Awe as MOE Denies Auditor General Access to NEMIS Data in Fresh ksh.60B Probe
The Education Ministry, led by Cabinet secretary professor George Magoha is on the spot for denying the Auditor-General access to a student’s database, in a bid to facilitate scrutiny of Sh60 billion expenditure. This move has raised untold fears concerning the transparency in the use of free education funds.
The State auditor general confirmed impossibility to verify the expenditure of Sh59,541,584,343 since she was unable to access the student enrolment data in the National Education Management Information System (Nemis), caused by restrictions by the State Department of Early Learning and Basic Education.
According to the Auditor-General Nancy Gathungu, several anomalies were noted in the transfer of education subsidies to schools.
She maintained that the ministry transferred free education subsidies to 9,024 secondary schools amounting to Sh36,739,481,231 yet the data on the number of students per school and county at any time of disbursement could not be verified.
“The reason for non-verification was due to inability to access the student enrollment data in the National Education Management Information System (Nemis) as a result of restrictions by the Management,” Gathungu told Parliament in a report.
The ministry declined to avail the data despite Gathungu’s warning that failure to grant access to the Nemis system contravenes Section 9(e) (i) of the Public Audit Act, 2015.
According to the Act, the Auditor-General or an authorised officer shall have powers of unrestricted access to all books, records, returns, reports, electronic or otherwise and other documents of entities listed under Article 229(4) of the Constitution.
This implies that the Auditor-General, or an officer authorised should enjoy unrestricted access to any property or premises used or held by State organs or public entities covered by Article 229(4) of the Constitution and subject to audit under the Act.
“It was therefore not possible to validate the data used for disbursement of subsidies to schools,” she confirmed.
“In the circumstances, the accuracy and validity of subsidies to Public Corporations of Sh59,541,584,343 could not be confirmed.”
Ms Gathungu said the ministry disbursed a total of Sh57.01 billion as a subsidy for free day secondary school.
She said although the management of the schools receiving subsidy funds are required to upload an acknowledgement receipt in the Nemis system as evidence of the funds in the school’s bank account, none of the listed schools raised an acknowledgement receipt in the system.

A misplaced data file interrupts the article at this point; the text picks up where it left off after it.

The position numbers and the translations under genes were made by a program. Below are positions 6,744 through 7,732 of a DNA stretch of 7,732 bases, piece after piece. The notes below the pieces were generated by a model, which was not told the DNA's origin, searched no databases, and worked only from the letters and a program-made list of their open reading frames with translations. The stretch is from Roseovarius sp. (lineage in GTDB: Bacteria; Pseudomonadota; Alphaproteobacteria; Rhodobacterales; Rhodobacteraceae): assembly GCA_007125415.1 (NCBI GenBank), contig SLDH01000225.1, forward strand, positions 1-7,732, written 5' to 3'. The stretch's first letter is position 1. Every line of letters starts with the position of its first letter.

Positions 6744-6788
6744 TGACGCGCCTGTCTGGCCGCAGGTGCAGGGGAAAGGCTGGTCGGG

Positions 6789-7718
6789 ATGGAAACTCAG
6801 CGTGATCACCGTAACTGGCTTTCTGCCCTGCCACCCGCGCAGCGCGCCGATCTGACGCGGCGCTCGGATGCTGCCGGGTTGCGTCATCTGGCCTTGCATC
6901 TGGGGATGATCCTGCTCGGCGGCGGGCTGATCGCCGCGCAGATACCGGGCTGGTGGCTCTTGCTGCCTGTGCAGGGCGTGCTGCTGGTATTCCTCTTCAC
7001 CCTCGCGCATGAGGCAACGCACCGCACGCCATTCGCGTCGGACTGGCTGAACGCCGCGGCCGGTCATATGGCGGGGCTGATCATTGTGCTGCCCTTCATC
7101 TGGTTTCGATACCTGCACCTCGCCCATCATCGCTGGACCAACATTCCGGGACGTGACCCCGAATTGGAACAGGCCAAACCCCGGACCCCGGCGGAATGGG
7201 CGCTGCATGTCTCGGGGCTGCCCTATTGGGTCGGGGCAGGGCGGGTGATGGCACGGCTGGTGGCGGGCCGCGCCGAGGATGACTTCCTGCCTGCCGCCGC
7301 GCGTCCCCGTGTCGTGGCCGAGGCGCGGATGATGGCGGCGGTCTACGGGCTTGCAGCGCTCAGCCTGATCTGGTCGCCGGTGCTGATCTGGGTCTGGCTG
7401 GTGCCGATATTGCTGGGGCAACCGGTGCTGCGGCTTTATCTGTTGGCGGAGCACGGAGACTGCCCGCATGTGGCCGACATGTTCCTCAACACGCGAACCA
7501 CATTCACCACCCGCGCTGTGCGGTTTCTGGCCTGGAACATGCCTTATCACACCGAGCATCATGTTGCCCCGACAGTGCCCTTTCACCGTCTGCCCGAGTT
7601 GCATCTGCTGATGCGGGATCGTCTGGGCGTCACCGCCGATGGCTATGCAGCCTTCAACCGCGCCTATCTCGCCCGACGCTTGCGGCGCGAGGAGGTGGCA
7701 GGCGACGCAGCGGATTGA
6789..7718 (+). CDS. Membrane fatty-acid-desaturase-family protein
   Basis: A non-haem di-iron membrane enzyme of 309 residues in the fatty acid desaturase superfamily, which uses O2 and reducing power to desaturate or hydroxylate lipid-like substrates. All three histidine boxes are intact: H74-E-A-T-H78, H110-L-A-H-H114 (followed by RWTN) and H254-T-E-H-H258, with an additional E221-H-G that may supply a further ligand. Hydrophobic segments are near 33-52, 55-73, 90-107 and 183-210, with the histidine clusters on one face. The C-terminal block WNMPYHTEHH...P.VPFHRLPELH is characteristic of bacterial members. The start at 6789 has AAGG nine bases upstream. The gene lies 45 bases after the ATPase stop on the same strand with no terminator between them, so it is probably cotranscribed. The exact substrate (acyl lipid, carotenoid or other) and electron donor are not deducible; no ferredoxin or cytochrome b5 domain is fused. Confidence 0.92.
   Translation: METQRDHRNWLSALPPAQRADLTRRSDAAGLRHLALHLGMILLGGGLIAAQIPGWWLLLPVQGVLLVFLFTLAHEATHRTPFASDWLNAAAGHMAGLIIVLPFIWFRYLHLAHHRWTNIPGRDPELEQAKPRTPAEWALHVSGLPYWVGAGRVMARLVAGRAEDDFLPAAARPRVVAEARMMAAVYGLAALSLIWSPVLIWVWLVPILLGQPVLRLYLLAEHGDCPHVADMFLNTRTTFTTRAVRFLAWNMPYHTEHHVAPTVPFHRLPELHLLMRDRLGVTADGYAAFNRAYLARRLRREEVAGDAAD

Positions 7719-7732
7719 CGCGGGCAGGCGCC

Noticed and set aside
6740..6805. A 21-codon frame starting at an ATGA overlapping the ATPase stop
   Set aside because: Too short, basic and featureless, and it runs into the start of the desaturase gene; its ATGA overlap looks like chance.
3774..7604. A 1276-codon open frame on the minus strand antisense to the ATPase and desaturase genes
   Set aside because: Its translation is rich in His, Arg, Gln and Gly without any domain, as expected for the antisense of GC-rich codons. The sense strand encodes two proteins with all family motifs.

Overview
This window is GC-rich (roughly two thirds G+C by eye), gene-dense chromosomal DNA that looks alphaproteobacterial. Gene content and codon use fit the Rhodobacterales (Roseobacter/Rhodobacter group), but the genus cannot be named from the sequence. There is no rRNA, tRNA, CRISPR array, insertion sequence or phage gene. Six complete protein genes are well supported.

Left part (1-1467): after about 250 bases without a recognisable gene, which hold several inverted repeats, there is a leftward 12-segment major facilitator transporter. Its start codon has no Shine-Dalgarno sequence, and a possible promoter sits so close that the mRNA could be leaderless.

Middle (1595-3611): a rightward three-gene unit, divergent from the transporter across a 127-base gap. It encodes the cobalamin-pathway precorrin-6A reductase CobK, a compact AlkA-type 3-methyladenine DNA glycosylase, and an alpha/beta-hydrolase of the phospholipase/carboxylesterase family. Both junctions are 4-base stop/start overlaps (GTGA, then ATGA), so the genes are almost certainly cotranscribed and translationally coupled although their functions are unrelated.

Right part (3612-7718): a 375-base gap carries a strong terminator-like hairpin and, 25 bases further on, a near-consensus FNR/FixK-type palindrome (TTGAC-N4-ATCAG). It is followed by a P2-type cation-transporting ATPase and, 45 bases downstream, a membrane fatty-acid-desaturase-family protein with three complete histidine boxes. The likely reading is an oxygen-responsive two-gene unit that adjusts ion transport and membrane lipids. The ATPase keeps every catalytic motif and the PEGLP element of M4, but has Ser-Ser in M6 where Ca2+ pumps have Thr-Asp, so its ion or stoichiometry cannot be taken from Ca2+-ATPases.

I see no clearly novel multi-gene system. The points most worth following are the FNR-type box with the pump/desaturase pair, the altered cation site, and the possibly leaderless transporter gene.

“Further, the disbursement schedule included payments amounting to Sh137,084,111 made to 225 secondary schools whose bank account numbers format differed significantly from the format of bank accounts for banks supported by the national banking system,” she said.
The auditor said there were no confirmation receipts from the benefiting schools. “It was therefore not possible to confirm whether the schools’ bank account numbers were correctly captured and the concerned schools received the funds,” she said.
On the capitation, Ms Gathungu said the disbursement report provided for audit verification including Sh8.3 million that was disbursed to schools that had the same bank account numbers even though the names and sub-county of the schools were different indicating an error in the funds’ transmission.
The anomaly was not explained and there was no evidence of refunds provided to indicate the correction of the error, Ms Gathungu said.
She also flagged a disbursement of Sh638,435,316 to secondary schools in October 2020 that comprised transfers to 3,808 schools in respect of operation account and 3,810 schools in respect of tuition account.
“Although the management (ministry) explained the amounts were as a result of some schools that had not received their earlier capitation monies for reasons that they had not updated form one admissions data in the NEMIS system together with unexplained loss of data in the system, the basis of identification of the beneficiary schools was not supported by any documentation in form of claims from the benefiting schools or evidenced by any duly approved management report or exception report from the system to indicate that the benefiting schools had not received the earlier disbursement,” she said.
The auditor said a sample of the school included on the list receiving the disbursement had been included in the schools that had received their regular disbursement on time and therefore the payment was a duplication. Ms Gathungu said the ministry did not explain the anomaly.
In addition, Ms Gathungu said payments made to 31 schools were made to the bank account whose format did not conform to the national banking system of coding.
She also raised the red flag on an amount of Sh22,140,000 paid to 82 secondary schools in the Arid and Semi-Arid Land (ASAL) areas to support the needy students in the ASALs.
Ms Gathungu said no documentation was provided to support the basis of identification of the needy schools.